If you are proud enough you expect to have a 747 at your beck and call.  You expect to live in a palace with a staff of 100.  You expect a legion of photographers to follow your every move.  And the more you come to expect these things as normal, the more likely you are to make decisions that reinforce your reality.

Do small airplanes get in the way of your 747?  Tell them all to stop flying wherever you fly.  Are the parks around your palace looking dingy?  Ask the government for a few million to tidy them up.  Are the paparazzi getting a bit too close?  Ask for laws to keep them at bay, or decide you’re above the law and do whatever you want to mislead them – like speeding.

But if you’re serious about making great decisions and seeing the world as the rest of us, then mortal, be not proud.

Don’t be afraid of your public, take a regular flight from Washington to Chicago in the economy seats.  Palace park has litter?  Go pick it up yourself!  Paparazzi want your pictures?  Give it to them, and stand there till they get bored.  Heck, hire some yourself and make some money yourself.  Better yet, lead a modest, quiet regular life and bore them to exhaustion.  If you really want them to go away, that is.

Abe was humble because he wanted to be the best leader possible.  He knew he was smart and powerful, he didn’t need sycophants for that.  But he also knew he had to understand, to the best of his ability, what the world looked like for ordinary Americans.

He may have been afraid that fateful night when he went to the theater.  He certainly knew he had enemies and crazy people threatening him.  But he also knew that he could not live in fear, not if he wanted to be a great leader.  Especially when his country needed a great leader the most.

I like to think that Abe would still go to the theater that night, even if he knew what was going to happen.  And to me, that is the greatest attribute of leadership – humility and the loss of fear.

Thank you Mr. Lincoln.

 

50 shades of self-loathing

There’s a popular book and movie running around at the moment that features a young woman being sexually manipulated.  The fact that he’s a older man is not important for now, because the subject of today’s observation is the fictional young woman. [1]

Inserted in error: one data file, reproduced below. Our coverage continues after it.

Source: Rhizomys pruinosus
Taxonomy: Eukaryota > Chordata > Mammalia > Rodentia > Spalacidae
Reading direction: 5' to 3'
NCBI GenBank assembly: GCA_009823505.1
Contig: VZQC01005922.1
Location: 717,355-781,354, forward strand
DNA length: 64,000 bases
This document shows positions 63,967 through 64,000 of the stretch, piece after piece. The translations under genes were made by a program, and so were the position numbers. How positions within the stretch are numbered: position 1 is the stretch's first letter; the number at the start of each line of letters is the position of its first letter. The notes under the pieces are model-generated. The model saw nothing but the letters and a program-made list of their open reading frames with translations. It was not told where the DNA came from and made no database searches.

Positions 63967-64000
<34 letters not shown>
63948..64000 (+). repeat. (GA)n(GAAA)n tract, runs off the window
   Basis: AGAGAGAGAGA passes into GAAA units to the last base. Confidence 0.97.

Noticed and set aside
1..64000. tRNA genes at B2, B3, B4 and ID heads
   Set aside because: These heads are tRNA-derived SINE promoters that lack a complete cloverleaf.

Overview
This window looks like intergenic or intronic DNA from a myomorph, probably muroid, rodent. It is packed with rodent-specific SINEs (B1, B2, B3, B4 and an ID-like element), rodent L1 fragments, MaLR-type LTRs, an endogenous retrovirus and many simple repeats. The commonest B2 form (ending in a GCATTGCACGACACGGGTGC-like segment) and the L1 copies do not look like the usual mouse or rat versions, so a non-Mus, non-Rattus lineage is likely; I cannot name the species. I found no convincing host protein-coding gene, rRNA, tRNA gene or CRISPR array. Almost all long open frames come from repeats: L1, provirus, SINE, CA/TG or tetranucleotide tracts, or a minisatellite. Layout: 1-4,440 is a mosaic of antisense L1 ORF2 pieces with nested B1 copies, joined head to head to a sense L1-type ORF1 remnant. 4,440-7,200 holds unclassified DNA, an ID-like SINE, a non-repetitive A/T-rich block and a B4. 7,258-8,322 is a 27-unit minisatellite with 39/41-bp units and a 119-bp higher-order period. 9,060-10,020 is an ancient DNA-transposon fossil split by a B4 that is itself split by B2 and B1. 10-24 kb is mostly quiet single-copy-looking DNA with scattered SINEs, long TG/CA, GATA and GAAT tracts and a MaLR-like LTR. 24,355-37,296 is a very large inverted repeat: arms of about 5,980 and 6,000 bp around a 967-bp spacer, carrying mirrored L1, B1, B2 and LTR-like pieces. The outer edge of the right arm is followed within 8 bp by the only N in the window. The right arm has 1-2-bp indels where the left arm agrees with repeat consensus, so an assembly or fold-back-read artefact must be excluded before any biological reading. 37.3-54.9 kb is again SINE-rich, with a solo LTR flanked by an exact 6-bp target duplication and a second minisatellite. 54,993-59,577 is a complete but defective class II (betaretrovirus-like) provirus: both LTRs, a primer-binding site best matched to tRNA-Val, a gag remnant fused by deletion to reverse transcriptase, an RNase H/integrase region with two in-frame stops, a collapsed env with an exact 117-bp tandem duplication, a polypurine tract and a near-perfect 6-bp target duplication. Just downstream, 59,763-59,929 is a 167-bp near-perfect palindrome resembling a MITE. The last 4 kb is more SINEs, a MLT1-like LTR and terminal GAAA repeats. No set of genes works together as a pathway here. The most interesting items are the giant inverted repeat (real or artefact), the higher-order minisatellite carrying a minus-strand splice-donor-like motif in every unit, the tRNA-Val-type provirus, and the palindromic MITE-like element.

Many cultures have ways of keeping themselves organized.  The British have always been good about tracking their families; what schools they go to, what lands they own, what titles their ancestors have carried.  In Britain, you can be part of the nobility and upper class, or an ordinary person without status.  How they indicate this is both obvious and secret.  Obvious signs of status might be your title, or your school tie, or the fact that you live on an estate.  Secret signs might be the very way you pronounce “heredity” or “worcestershire.”

Signs of status are more numerous in India, where the caste system has been in effect for thousands of years, well before England even spoke English.  And in Japan, there is a very well engineered caste system embodied in the language itself!  Women speak to each other differently than men speak to each other, speaking to elders is different, and speaking within your social rank is different from speaking up or down in rank.

Now we have a popular fictional character submitting to acts of sexual stimulation for another person, and as a culture we find this acceptable.  What does it say about us?

It says that a new form of status expectation is forming.  It reinforces the stereotypes of young versus old and woman versus man.  It re-emphasizes the importance of sex as part of that relationship, and sends an unambiguous signal to everyone that these are considered acceptable behaviors.